Sunday, September 23, 2007

 

But there are sometimes good things

My last post was probably too negative, implying that Wikipedia is, despite anyone's most heroic efforts, sliding into a quicksand of factionalism. Like most of humanity, I have a tendency to speak out more often to complain about bad things than to say anything about the good things.

One reason that I continue to contribute material to Wikipedia is in the not unrealistic expectation that my contributions will attract contributions from people who know more than me on the subject. It's not an unrealistic expectation, because it's often happened in the past. One example was, due to the effort Yom and I were devoting to Ethiopain articles at the time, when we received a querry from someone who wanted to write an article about the Sof Omar caves in that country, and after a little encouragement he wrote a nice little article, and supplied some images for it. This author just happened to have taken part in a formal British exploration of those caves in the 1970s, so he was undeniably an expert about what he was writing. (Unfortunately, due to the recent jihad against non-free images, one of the images he contributed with his article was removed because he forgot to include some statement needed to keep it in Wikipedia. I need to ask him to upload once again that image with the necessary legal verbage.)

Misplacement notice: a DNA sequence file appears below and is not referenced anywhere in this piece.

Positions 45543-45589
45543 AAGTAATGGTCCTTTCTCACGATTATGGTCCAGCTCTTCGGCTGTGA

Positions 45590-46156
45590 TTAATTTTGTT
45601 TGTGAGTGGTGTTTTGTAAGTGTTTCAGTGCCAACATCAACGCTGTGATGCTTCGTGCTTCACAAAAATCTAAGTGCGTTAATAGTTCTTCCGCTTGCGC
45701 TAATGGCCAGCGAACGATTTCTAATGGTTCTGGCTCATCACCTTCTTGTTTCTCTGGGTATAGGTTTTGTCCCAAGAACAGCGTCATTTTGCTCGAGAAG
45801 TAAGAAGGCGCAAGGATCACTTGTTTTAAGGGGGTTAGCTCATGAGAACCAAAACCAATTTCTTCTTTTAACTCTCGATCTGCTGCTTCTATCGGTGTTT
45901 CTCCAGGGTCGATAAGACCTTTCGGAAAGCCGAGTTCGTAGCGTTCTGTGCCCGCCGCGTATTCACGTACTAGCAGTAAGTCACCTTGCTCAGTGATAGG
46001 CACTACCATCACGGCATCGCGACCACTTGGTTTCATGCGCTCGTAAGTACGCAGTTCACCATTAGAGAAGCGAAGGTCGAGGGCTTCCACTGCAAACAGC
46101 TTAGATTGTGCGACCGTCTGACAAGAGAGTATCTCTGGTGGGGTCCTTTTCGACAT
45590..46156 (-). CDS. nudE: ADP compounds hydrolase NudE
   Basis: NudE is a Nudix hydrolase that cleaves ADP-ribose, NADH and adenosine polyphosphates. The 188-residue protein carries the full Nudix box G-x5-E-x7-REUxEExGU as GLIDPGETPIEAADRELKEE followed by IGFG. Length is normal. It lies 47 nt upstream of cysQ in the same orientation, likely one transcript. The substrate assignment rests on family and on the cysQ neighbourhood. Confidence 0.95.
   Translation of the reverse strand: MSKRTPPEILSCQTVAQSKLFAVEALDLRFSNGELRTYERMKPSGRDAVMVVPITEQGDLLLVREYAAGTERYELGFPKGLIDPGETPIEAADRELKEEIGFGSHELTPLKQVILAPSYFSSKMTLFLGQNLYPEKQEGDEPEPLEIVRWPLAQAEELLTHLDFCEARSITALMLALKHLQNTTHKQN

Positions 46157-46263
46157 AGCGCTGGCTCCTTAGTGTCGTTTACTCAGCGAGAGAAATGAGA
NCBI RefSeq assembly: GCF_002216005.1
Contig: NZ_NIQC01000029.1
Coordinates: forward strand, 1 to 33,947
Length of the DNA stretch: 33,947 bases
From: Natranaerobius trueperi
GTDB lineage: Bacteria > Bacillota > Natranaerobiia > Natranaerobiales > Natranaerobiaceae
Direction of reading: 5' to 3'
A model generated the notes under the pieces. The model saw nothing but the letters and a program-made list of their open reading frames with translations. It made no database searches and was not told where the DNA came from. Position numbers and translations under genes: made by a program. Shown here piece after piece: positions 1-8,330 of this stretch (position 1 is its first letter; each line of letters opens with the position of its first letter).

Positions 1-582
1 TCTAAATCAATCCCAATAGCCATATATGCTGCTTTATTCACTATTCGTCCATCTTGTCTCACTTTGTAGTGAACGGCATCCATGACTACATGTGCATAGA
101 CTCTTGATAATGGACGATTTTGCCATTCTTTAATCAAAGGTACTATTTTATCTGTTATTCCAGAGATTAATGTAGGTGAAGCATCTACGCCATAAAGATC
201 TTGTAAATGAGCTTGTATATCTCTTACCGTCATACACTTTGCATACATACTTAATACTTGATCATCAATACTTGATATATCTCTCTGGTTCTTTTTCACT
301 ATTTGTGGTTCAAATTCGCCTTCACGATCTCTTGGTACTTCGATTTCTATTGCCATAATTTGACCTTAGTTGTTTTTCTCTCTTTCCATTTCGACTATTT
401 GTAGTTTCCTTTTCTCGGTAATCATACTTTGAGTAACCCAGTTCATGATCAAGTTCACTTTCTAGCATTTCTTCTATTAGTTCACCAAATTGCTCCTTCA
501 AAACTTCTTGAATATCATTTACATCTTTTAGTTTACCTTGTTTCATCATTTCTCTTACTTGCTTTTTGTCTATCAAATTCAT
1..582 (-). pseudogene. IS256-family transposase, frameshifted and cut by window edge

However, a more recent contribution, one of those which encourages me to continue in my selfless and idealistic quest, was one I discovered last night. When I had originally started the article on Onesimos Nesib, who translated the Bible into the Oromo language, I found a mention of a one Aster Ganno, who is said to have actually done much of the work without receiving any credit for her contributions. I didn't think that I would ever find much about her -- women and their work in the 19th century tend to be poorly documented, and documentation on African women moreso -- so I simply mentioned her name in the article and moved on.

When I reviewed recent changes to the Onesimus Nesib article, I saw that several had been made by an editor who had not created a userpage. Often this is a clue that the person is a troublemaker, intending only to stay on Wikipedia long enough to either vandalize some articles -- or to stuff them with a rant for or against some specific point of view on a subject. Other times this is a clue that the person is new to Wikipedia, or not as familiar with computers as with the subject she/he wants to contribute to. It was the later in this case: Peter Unseth, who had co-authored the article on Aster Ganno for the Encyclopaedia Aethiopica, a comprehensive reference work on Ethiopian history and culture, generously donated some of his learning to Wikipedia. As I traced the history of his contributions, I felt as if I were sitting at the same discussion with leading experts on Ethiopian history, clearly the same as auditting a virtual seminar -- and perhaps able to contribute my own opinion to the exchange.

Of course I left a thank-you note on his user talk page. It was a far more encouraging message to him than the two templates about improperly-contributed images left there before me.

Geoff

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